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US Blu-ray & DVD releases this week – Passengers, Sing, Ghost In The Shell and more


Passengers – I saw a lot of people complaining about Passengers when it came out, and one of the comments I saw most often was that the film that was marketed in the trailer was different from the film that made it into theaters. I don’t know, personally I got exactly what I was expecting and what I was hoping for: a great science fiction thriller with a healthy dose of romance thrown in for good measure. I don’t want to say too much about the story so as not to give anything away, but I loved seeing Chris Pratt and Jennifer Lawrence together on screen and the film’s combination of romance, thrills, and beautiful special effects really won me over. It reminded me of a science fiction version of The Adjustment Bureau, a film I really love. I’m not sure if you’ll get what you’re expecting out of this film, but I think I know what you’ll get: a really cool film that you’ll enjoy quite a bit.

Sing – I liked Sing. It’s a fun movie with some good voice talents and some really terrific music. The music is really the best part, actually. I say this because while I enjoyed the film, I didn’t LOVE it. Kids will love it: it’s bright, it’s loud, it’s amusing. But in a year that also gave us movies as great as Moana, Kubo and the Two Strings, and Zootopia, I felt like Sing is just okay. Mostly because the script is really nothing special. There are so many great opportunities for cleverness, and instead the film just never seems to reach beyond being merely adequate. It’s a fun film that I doubt many people will dislike, but I just think it honestly could have been better.

Ghost in the Shell – Released just in time for the live action Ghost in the Shell movie starring Scarlett Johanssen, the original Anime film has been re-released on Blu-ray in a special 25th Anniversary Edition. I remember watching the movie when it came out and not really being a huge fan of it. It’s certainly a beautiful film, but like so much anime it’s also largely inscrutable and oftentimes indecipherable. But I figured watching it again, maybe I’d gain a new perspective on the film. Unfortunately, my takeaway this time around was much as it was the first time. It’s still a gorgeous film, but I just can’t get into it. However, this new edition comes with beautiful packaging, the film in high def, and some nice extra features, making it a must-have for fans.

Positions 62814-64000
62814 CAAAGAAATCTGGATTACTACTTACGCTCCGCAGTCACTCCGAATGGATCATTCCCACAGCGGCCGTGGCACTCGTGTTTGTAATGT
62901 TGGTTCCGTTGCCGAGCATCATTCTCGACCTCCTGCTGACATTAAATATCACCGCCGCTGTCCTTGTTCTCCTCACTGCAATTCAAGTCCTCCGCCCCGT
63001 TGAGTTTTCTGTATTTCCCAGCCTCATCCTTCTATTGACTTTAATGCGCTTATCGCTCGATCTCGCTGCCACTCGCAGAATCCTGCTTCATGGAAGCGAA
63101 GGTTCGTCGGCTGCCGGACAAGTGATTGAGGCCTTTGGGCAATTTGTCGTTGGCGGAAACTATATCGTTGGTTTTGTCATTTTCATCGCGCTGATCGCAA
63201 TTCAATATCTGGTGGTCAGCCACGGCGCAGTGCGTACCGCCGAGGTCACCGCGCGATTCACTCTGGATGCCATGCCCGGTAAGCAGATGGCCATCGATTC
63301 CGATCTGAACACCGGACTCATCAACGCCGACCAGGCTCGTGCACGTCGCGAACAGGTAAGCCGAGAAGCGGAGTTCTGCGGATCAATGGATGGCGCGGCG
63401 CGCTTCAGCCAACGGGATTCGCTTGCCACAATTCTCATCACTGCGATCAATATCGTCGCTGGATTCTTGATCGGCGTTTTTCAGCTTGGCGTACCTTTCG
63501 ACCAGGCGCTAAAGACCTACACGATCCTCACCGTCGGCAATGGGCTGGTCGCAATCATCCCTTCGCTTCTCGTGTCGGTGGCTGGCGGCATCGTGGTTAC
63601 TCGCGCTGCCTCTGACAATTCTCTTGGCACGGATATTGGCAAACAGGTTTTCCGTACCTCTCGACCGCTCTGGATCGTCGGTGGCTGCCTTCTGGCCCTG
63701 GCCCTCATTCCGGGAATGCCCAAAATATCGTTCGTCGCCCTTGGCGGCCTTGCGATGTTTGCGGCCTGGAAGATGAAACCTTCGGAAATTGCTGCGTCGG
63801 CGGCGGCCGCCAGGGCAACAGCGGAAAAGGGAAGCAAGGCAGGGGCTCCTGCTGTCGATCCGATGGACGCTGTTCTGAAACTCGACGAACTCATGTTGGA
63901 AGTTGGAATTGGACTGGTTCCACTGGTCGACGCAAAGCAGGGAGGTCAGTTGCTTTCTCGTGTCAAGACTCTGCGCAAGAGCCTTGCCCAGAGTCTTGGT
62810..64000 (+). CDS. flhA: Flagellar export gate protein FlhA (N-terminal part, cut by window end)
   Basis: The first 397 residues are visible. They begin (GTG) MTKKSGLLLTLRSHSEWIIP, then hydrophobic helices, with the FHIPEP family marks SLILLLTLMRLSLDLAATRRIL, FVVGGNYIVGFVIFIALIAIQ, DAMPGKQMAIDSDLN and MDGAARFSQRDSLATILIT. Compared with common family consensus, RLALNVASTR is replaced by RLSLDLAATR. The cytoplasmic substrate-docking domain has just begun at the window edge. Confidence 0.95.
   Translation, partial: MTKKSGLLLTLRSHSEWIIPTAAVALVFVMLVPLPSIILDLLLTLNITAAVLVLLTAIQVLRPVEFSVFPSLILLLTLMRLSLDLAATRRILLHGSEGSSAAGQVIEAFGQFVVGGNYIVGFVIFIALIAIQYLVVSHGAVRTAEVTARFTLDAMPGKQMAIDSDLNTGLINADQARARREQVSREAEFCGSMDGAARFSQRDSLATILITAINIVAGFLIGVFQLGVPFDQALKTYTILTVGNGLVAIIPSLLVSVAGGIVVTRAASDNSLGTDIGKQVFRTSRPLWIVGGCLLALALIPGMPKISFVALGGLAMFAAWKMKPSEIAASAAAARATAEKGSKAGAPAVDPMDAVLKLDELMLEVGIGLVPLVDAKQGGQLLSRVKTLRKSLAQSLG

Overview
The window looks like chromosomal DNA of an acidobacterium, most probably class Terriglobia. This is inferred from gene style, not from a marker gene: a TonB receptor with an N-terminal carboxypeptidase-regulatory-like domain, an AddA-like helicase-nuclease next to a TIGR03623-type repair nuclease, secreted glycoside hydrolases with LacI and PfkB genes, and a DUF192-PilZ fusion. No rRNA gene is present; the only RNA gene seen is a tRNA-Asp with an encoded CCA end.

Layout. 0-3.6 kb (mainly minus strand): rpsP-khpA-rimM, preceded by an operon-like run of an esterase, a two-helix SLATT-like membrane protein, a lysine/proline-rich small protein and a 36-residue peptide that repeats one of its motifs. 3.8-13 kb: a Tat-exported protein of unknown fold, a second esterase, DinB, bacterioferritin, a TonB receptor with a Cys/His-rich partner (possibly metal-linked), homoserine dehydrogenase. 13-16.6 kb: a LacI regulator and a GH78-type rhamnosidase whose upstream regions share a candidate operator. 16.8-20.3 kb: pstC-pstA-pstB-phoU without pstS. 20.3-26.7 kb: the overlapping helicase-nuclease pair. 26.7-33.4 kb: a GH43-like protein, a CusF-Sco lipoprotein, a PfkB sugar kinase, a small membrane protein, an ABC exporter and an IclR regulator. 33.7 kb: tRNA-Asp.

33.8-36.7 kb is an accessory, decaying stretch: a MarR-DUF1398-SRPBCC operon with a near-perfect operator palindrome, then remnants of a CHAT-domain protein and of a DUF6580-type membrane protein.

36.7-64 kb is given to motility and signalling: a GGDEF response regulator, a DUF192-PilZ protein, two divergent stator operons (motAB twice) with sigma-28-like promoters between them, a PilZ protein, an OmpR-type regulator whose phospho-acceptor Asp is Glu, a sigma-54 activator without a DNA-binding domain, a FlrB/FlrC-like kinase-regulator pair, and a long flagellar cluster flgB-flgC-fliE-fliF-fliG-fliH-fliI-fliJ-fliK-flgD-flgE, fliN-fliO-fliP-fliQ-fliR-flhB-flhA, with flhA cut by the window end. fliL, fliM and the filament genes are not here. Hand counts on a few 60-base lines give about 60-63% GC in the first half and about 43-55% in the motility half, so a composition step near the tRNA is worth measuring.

Being There – This is such a 1970s film. I honestly think that Being There, starring Peter Sellers and directed by Hal Ashby, wouldn’t have worked in any other decade. In a nutshell, it’s about a simple gardener whose rich employer dies, leaving him shocked by the real world. When he meets up with another rich man who takes him in, the man sees the gardener’s simple proclamations as sort of zen philosophy nuggets of brilliance. It’s hard to capture the feel of the film in a sentence, but suffice it to say that it’s a truly enjoyable movie with a stellar performance by Sellers. And of course, as released on Blu-ray by The Criterion Collection, the film has been restored and remastered and features some terrific extra features. A great package all around.

Robocop 2 & 3 – While the original Robocop has been released on home video approximately 2,417 times, the two lesser-seen sequels have had a more limited presence on video. Robocop 2 and Robocop 3 now get their first stand-alone Blu-ray releases courtesy of Shout Factory, and they come not only in high def but with great new extra features as well. As for the movies themselves, well, they’re not great. The third one is cheesier but somehow better than the second one; or at least it is in my opinion. A lot of people may not feel the same. Still, if you’re a die-hard Robocop completionist, these will be a welcome addition to your collection.

Also available this week on Blu-ray & DVD: